The Cure for Frostbite
By Denise (kdsch123)
Rating: PG (could go higher if I continue it.)
Spoilers: The Return
Acknowledgements: I do not own "The Office". It is owned by NBC, Gervais/Merchant and their creative team. If I owned "The Office" I would probably break it.
Summary: Pam cried in the hallway, Karen while she was cleaning her car.
Karen Fillipelli rarely cried, but today was definitely the day for it. The wind bit at her wet cheeks, but the tears kept coming. Stupid for moving to Scranton. STUPID. Karen opened her trunk and searched for something to clean her windows off with and found the crappy plastic broom-scraper combo her father insisted on buying her every Christmas since she got her first car, still bedecked with a twist of curly red ribbon. STUPID for believing that Jim Halpert might actually be worth the relocation away from EVERYTHING. STUPID for trusting him when he first told her about his feelings for Pam. And, frustrated because try as she might, Karen could not find a reason to be angry with Pam, too. The receptionist was only passively involved here. Karen had never seen her act with anything other than friendship toward Jim, and Pam had even encouraged Jim to stop being an ass about the apartment Karen had finally found in Scranton. The fact that she might very well lose her one female friend in the new town over this made Karen cry harder, the tears and snow mixing together to nearly blind her. She heard the rumble of a diesel engine and shook her head, turning away. This whole situation was her own STUPID fault.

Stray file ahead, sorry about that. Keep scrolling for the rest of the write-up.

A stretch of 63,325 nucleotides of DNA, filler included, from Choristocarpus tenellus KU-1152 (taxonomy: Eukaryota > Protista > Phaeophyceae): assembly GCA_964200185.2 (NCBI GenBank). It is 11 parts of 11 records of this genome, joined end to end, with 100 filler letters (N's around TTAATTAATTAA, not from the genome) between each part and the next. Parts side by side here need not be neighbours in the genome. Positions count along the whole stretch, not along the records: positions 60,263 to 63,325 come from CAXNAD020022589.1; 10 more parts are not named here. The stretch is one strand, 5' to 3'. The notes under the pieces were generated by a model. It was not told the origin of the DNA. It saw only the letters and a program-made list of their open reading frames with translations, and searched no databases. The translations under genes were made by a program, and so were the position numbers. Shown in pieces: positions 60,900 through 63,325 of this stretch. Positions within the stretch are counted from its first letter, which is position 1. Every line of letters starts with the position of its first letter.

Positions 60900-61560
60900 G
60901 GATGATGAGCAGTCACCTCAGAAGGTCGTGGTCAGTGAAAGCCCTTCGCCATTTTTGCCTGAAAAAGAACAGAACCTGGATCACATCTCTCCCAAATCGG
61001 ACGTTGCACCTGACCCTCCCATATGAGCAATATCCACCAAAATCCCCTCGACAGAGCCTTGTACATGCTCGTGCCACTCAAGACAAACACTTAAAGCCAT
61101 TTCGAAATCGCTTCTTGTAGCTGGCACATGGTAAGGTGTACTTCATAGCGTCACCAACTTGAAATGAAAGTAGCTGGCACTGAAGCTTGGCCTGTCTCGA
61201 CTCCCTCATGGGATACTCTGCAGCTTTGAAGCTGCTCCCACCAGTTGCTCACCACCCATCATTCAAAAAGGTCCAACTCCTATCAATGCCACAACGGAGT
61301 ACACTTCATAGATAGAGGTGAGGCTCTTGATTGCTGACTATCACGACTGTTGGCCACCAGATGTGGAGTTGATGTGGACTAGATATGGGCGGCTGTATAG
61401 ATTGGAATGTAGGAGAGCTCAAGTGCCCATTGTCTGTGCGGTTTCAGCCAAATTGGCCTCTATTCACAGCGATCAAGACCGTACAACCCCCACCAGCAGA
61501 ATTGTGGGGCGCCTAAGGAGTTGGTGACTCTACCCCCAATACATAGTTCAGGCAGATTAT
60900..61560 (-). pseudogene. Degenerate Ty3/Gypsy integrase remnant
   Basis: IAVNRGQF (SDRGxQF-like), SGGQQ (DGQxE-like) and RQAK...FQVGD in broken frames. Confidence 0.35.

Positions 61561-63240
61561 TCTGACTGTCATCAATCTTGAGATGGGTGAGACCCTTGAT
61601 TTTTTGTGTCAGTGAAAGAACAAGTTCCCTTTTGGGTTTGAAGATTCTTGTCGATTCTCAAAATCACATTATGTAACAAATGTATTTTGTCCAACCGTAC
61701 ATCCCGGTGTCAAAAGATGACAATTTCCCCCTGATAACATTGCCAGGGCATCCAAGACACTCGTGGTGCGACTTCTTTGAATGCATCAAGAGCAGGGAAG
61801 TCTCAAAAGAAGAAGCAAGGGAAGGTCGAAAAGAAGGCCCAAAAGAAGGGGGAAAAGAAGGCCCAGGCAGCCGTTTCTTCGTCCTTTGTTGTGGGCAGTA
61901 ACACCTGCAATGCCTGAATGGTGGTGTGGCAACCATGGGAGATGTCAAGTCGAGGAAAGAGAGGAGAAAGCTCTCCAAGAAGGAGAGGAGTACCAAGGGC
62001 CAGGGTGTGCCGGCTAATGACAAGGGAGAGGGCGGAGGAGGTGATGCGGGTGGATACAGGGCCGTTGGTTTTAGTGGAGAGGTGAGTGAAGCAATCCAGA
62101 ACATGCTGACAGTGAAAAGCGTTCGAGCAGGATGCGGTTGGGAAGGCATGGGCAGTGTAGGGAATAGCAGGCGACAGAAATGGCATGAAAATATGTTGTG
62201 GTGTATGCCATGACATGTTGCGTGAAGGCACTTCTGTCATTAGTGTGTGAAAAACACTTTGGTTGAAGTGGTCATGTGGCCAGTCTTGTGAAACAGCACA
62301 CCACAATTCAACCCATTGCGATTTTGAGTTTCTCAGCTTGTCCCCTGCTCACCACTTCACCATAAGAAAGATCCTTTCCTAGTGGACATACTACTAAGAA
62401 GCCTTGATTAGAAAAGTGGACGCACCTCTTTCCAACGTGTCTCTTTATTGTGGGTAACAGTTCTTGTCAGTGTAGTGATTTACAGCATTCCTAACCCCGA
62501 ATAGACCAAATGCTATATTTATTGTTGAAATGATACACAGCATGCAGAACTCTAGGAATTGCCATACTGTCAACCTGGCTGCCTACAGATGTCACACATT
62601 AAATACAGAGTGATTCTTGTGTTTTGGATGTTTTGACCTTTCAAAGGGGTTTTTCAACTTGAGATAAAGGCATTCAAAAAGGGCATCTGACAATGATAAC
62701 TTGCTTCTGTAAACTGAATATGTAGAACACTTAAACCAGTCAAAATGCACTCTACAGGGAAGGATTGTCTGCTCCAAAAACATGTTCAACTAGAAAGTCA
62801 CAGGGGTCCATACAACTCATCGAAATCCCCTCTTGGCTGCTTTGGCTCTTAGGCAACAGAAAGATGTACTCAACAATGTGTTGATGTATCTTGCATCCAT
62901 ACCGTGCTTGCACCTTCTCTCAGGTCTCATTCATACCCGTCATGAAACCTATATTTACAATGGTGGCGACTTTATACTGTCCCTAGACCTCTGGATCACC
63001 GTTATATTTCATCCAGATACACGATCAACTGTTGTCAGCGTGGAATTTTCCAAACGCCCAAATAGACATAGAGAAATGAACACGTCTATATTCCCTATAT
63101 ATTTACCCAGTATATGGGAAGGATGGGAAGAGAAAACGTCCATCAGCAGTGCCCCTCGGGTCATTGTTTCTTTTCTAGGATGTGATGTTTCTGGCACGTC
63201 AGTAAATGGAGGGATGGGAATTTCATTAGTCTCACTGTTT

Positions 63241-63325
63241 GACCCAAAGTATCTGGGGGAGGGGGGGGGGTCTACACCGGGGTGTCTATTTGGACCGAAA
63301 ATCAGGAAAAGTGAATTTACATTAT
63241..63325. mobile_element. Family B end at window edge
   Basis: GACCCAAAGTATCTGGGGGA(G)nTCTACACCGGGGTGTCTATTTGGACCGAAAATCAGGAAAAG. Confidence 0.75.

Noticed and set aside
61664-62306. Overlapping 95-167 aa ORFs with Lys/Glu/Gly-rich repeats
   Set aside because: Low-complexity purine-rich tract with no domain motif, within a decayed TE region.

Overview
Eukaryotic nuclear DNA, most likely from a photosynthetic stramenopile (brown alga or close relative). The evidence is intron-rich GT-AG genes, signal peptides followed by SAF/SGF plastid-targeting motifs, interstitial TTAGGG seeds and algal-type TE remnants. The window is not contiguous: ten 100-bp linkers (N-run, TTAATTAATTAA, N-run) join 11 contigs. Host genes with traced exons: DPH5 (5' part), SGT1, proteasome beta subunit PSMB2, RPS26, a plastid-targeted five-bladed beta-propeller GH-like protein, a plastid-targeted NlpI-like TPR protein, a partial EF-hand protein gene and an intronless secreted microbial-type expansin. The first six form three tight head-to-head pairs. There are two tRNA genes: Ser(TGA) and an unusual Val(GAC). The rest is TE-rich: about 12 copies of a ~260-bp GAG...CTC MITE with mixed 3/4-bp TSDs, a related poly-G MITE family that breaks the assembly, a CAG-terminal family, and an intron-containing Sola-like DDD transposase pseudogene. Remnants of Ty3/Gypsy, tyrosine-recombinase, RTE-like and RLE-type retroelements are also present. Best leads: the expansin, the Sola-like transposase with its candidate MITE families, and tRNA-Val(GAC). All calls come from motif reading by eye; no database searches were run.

"You're not getting out of that spot in that thing." The voice behind her made Karen jump in surprise. She dropped the broom and turned around. Roy, from the warehouse, had gotten out of his truck walked around to study the snow under Karen's little SUV. "Nah, these look good, but they're just like a big car. No real power."
"Thanks." She huffed, wiping her face on her snowy jacket. Her brothers had told her the same thing, but Karen dismissed it at the time. Now, with the burly dock worker saying it, Karen just groaned. "That's just great. How am I supposed to get home now?"
"Michael let everyone leave early?" Roy looked up at the windows of Dunder Mifflin's sales office. "I thought they were having a party or something." He thrust his hands into his pockets and pulled out heavy gloves. "Mexican something, right?"
"They are. I'm," Karen looked up at her companion and sighed. "Not feeling all that great so I wanted to go home." She sniffled pitiably, and looked up at Roy. He was cute in that big lug sort of way, the kind of guy her mother would never get tired of feeding. Jim (JIM!) was always politely full after his first helping of anything Marianna Fillipelli had tried to feed him. "I just want to go home."
"Okay." Roy nodded. "I've got a shovel in the back of my truck. I'll clear the snow for you, and spread some sand under your tires. That'll get you out."
"Thanks." Karen smiled. "I can help you if you have another shovel."
"No. Get in your girly truck and get warm." Roy waved, turning to get his shovel. "You're too little for this."
"Too little, did you say?" Karen frowned, and Roy nodded, digging through the contents of the flatbed until he found a large, rusted shovel. He eyed her, measuring her and then nodded.
"Yeah." He replied amicably, slicing into the heavy snow with his shovel easily. "It'll take me a half hour, tops."
"A half hour?" Karen wailed, looking up at the sky. She held out a hand. "Give me a shovel."
"Okay." Roy reached into the back of his truck again and produced another shovel, smaller, and just as used. "I hope you remember you asked for it."
"I have to get out of here." She took the shovel and started digging. "You have no idea how badly I want to get out of here."
Roy shrugged and set to work in near silence, whistling some tune Karen could not identify. In twenty nine minutes, ten seconds, they were finished and Karen handed Roy back his shovel.